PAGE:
Question i5 9600K video editing

Jun 20, 2019
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Hello, i am photographer and in future i plan to also add video, my question is: would i5 9600K be good enough for 4k video editing in adobe premiere ? Mainly wedding clips (4-6 mins). I could buy i9 but would prefer i5 due to cost of everything (cpu,mobo,cooling). I also play a lot of games. ( i dont want ryzen, bad experience). THX
 

LORDPrometheus

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Oct 3, 2014
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Yes that would work fine so long as you don't go for terribly long clips. The only concern is that that CPU only has 6 threads so it will not render as fast in applications that take advantage of more threads. Ryzen chips would be a better choice but i understand you wanting to stick with intel. In that case it may be wise to look at an I7 9700k but so long as you have the patience to wait a few extra minutes on a render you will be just fine.
 
Reactions: RodroX

RodroX

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Aug 4, 2019
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Cores and Threads count are really important now, so a i5 9600K is really barely there in terms of performance. If the software you are using don't use many threads it will be great, but if the software is capable of using as many threads as it have available then you will be facing longer render times (just as LORDPrometheus said).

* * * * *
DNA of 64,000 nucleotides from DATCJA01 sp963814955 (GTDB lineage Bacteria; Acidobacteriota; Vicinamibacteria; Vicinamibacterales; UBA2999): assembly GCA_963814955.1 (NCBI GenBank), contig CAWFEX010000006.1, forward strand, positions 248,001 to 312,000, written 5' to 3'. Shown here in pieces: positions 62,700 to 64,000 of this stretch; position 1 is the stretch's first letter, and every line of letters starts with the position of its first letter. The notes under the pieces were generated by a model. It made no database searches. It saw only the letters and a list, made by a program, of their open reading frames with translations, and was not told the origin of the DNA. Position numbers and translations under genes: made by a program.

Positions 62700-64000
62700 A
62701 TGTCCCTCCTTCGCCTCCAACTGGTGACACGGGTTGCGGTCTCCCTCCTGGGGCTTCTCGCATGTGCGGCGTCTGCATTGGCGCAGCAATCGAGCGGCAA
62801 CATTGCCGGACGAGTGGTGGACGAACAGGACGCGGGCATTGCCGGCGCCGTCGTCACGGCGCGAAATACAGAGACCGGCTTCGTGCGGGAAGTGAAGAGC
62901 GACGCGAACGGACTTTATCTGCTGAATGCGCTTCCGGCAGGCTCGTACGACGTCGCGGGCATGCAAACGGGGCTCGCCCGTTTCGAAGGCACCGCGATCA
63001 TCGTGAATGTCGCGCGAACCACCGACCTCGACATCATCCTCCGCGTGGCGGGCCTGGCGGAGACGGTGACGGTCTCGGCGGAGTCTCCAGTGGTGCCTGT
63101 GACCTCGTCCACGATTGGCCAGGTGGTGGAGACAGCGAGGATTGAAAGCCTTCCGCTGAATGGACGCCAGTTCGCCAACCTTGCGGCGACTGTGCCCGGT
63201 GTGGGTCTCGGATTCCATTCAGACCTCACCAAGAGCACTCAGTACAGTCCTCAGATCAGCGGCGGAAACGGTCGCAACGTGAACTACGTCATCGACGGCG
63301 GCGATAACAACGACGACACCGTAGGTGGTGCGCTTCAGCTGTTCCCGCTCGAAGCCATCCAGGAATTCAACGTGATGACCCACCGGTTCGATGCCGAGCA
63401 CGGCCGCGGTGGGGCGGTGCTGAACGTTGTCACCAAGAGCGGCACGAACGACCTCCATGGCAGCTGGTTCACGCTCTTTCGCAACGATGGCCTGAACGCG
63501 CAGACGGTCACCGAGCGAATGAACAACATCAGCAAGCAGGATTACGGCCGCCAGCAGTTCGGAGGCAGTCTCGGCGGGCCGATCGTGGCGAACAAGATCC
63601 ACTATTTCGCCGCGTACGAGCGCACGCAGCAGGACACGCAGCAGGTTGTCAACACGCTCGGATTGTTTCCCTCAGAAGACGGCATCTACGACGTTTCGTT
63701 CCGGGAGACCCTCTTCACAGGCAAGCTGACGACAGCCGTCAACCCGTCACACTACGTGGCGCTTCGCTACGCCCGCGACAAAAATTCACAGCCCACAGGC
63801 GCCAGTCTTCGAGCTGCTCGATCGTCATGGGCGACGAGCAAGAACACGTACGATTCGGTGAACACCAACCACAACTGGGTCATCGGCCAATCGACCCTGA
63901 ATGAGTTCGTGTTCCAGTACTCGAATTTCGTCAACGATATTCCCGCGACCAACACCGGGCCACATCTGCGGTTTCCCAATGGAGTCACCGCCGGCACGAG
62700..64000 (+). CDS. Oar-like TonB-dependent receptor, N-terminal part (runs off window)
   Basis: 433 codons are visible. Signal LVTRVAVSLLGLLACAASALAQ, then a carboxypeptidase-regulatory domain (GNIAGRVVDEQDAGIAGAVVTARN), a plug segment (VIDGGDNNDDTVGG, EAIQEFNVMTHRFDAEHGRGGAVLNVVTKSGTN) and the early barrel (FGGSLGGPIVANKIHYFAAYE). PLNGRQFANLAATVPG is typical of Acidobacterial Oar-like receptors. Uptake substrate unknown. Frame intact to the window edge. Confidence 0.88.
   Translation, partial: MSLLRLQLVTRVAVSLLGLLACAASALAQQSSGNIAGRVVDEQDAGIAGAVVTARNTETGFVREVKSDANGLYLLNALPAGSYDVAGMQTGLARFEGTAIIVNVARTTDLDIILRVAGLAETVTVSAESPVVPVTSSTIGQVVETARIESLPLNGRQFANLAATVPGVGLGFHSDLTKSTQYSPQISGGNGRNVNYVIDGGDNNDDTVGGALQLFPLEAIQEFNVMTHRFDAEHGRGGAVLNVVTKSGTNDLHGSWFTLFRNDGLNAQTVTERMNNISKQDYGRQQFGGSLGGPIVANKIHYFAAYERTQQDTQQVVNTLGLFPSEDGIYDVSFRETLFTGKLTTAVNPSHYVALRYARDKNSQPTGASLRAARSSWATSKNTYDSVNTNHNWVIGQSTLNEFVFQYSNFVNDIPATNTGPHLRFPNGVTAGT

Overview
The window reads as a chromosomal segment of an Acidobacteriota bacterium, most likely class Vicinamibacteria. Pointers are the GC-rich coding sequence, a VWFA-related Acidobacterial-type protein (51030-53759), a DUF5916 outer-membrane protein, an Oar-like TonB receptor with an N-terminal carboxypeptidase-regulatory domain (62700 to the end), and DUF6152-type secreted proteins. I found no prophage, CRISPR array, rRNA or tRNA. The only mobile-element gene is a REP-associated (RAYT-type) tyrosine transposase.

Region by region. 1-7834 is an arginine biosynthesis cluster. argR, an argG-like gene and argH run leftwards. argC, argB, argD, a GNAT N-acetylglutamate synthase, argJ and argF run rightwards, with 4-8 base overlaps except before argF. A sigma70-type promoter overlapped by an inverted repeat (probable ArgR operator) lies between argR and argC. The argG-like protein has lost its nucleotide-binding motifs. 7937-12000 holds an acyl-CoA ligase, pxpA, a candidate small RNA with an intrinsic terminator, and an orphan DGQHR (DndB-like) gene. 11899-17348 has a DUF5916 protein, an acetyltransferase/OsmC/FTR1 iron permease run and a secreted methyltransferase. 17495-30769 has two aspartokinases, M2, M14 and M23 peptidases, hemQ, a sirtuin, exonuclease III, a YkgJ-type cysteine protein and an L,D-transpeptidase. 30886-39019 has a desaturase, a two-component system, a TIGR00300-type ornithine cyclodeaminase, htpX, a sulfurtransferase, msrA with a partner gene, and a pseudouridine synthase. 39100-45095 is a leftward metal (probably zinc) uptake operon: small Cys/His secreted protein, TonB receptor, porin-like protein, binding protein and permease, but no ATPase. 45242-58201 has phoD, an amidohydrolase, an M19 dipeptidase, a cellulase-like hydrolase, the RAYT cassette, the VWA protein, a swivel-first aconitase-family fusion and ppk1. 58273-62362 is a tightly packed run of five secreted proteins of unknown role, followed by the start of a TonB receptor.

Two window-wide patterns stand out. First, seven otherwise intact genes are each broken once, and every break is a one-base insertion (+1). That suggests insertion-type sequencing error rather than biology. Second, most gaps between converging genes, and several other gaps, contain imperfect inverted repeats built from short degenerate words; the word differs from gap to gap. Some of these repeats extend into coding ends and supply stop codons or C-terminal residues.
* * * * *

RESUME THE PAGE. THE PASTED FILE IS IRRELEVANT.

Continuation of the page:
As LORDPrometheus wrote, Core i7 9700K with 8 cores will be a bit better choice, but yeah the Core i9 9900K will be the real long term answer on Intels platform.

Now on AMD you could easily spend less money going with something like a Ryzen 5 3600 (6 cores / 12 treads) + a really good (if not the best) tower air cooler Noctuas, like https://noctua.at/en/products/cpu-cooler-retail/nh-u12s-se-am4 or https://noctua.at/en/products/cpu-cooler-retail/nh-u12s-chromax-black; or a Ryzen 7 3700X (8 cores / 16 threads) + same cooler or bigger (Noctua have better 14mm fan cooler options too).
Theres also the Ryzen 9 3900X option 12 cores / 24 threads but for your line of work seems overkilling and is really hard to find one.

Also don't forget to factor RAM and storage, a good amount of RAM (atleast 16 GB dual channel kit of good speed/timmings) will reduce the chances for the system to start swaping info to the "slow" hard drive because the RAM is not enough.

Also a 2 hard drive setup is always the way to go, 1 SSD, 240 GB should be more than enough for Windows + Programs, + 1 big HDD/SSD for the big image and video files. (You don't reslly need nvme speed but it wont hurt, a good sata SSD will be enough). SATA SSD also come in m2 format and can be inserted to the motherboard without cables.

Cheers
 
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